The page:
Inside the East Broad Top Railroad in Orbisonia, Pennsylvanai

Hidden History: Inside the East Broad Top Railroad

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Pennsylvania is a state filled with great railroad history, from the first steam locomotive to operate in America, to the Horseshoe Curve and the Pennsylvania Railroad. Today, many excursion railroads and railroad museums continue to maintain that tradition throughout the state.

One of the most fascinating excursion railroads in Pennsylvania was the East Broad Top Railroad. The East Broad Top Railroad was chartered in 1856, but due to financial issues and the Civil War, the process of building the railroad did not start until 1867. Finally, in August 1873, the railroad began operating, first from Mount Union to Orbisonia, and then, in November 1874 to Robertsdale.

East Broad Top Railroad in Rockhill, PA

An early 20th century steam engine sits at the East Broad Top Railroad.

The primary function of the East Broad Top was to carry coal from the mines in the Broad Top Mountain Plateau to the Pennsylvania Railroad line in Mount Union. The railroad also carried passengers and the mail, as well as providing a commuting line for coal miners.

Inside the East Broad Top Railroad.

Inside the East Broad Top Railroad.

The coal in Broad Top Mountain was known for burning especially clean, which made it a popular choice for the fire brick plants in Mount Union and to burn in ships during World War II.

Coal hopper from East Broad Top Railroad

A coal hopper used by the East Broad Top Railroad.

The East Broad Top Railroad was a narrow-gauge railroad which allowed it to take tighter corners while traveling up the mountainside to the coal mines and use less materials in construction of the tracks. It was the only narrow-gauge railroad in the country to use all-steel railcars.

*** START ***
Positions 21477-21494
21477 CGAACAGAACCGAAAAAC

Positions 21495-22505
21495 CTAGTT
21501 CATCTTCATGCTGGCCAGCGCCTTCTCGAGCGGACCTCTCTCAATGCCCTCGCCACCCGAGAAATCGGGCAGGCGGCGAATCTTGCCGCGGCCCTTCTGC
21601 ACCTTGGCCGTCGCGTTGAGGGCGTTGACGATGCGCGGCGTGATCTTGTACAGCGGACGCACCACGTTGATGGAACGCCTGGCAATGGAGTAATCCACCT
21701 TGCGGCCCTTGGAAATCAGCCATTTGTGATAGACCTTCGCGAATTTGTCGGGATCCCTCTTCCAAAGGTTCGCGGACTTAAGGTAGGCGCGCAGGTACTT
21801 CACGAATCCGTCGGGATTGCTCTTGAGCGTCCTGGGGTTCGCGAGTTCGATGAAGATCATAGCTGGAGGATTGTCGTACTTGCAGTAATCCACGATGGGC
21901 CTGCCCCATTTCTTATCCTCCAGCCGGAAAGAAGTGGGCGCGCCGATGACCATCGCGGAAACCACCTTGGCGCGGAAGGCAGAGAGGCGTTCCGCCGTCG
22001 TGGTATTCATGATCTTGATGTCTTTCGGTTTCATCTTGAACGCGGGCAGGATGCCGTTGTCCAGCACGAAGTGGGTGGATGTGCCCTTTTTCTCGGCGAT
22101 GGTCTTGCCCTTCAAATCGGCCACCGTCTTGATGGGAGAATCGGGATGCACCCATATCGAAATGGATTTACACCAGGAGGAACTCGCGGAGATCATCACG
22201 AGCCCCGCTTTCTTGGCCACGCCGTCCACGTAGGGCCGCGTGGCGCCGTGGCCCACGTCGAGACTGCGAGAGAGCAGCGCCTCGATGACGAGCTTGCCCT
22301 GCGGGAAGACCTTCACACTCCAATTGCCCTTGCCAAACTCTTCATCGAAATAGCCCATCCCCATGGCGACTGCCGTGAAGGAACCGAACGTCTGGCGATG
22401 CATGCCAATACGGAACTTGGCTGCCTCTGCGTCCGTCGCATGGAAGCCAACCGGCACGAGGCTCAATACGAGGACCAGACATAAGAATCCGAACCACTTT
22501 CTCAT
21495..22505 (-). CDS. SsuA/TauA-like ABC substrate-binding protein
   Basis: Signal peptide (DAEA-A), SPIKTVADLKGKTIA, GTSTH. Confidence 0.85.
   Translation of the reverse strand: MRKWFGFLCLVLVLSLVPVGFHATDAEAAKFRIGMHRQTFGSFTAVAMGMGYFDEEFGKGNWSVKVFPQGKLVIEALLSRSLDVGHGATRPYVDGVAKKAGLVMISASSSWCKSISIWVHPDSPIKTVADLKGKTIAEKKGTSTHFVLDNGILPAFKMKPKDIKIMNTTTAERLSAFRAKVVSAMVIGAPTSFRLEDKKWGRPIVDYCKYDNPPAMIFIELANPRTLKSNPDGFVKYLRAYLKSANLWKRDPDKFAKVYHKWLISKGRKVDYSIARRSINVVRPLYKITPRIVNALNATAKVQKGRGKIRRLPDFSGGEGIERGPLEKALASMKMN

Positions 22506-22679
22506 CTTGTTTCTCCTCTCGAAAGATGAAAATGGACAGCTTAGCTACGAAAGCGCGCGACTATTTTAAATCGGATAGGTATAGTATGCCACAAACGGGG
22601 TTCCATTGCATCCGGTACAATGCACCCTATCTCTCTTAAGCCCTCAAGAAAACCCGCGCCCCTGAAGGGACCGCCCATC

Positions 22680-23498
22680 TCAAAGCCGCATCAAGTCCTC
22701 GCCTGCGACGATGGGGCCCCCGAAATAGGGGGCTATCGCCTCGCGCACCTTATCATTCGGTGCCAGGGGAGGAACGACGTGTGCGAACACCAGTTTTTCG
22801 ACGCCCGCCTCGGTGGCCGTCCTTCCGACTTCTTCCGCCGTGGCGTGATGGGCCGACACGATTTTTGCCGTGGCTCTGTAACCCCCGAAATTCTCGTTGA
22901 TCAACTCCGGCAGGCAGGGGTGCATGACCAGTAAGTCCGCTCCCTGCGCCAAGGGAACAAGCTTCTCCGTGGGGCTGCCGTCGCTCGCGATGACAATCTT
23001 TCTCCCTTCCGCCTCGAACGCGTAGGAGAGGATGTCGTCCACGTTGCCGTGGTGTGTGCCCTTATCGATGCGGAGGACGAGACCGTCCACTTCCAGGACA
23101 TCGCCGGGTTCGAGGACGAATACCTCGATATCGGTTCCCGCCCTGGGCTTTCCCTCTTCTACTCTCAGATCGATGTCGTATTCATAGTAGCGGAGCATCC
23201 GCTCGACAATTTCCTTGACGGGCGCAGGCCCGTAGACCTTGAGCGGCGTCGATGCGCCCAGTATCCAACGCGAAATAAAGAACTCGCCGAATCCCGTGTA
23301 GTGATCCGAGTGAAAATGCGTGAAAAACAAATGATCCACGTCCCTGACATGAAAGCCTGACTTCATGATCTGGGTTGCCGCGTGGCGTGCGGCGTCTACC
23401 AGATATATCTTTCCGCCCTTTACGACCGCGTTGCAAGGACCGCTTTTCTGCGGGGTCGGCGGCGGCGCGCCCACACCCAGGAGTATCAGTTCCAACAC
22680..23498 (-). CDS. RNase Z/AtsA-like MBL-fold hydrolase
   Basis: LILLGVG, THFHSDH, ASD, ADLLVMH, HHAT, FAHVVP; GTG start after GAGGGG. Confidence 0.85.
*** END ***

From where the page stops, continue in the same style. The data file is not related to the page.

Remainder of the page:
In the early 1900s, the East Broad Top underwent a major modernization effort, bringing in new steam engines, railcars, and upgrading its machine shop to help build and maintain their equipment. Much of what can be seen today was part of that revitalization.

Visiting the East Broad Top Railroad in Huntingdon County, Pennsylvania

Old railroad equipment sits outside at the East Broad Top.

The East Broad Top Railroad would remain an operating railroad until 1956. When the coal mines were forced to close due to demand and costs, the railroad also closed.

After the doors were shut, the railroad was sold to Kovalchick Salvage Corporation, who also bought the Kinzua Bridge in 1959. Nick Kovalchick, the company’s president, opted not to scrap the railroad immediately.

Roundhouse at the East Broad Top Railroad

The roundhouse at the East Broad Top Railroad.

In 1960, Rockhill and Orbisonia were celebrating their bicentennial and asked Kovalchick to put out a train for display. Deciding to go above and beyond, he opted to run the first excursion trips on the East Broad Top Railroad in August of 1960.

Rusting Tools at the East Broad Top in Pennsylvania

Rusting tools at the railroad.

Beginning the next summer, the East Broad Top Railroad would take visitors on excursions along the railroad’s old route. Excursions on the railroad ran every year until December 2011 when operations shut down.

Ads for the East Broad Top Railroad in Rockhill, Pennsylvania

An old advertisement for the East Broad Top.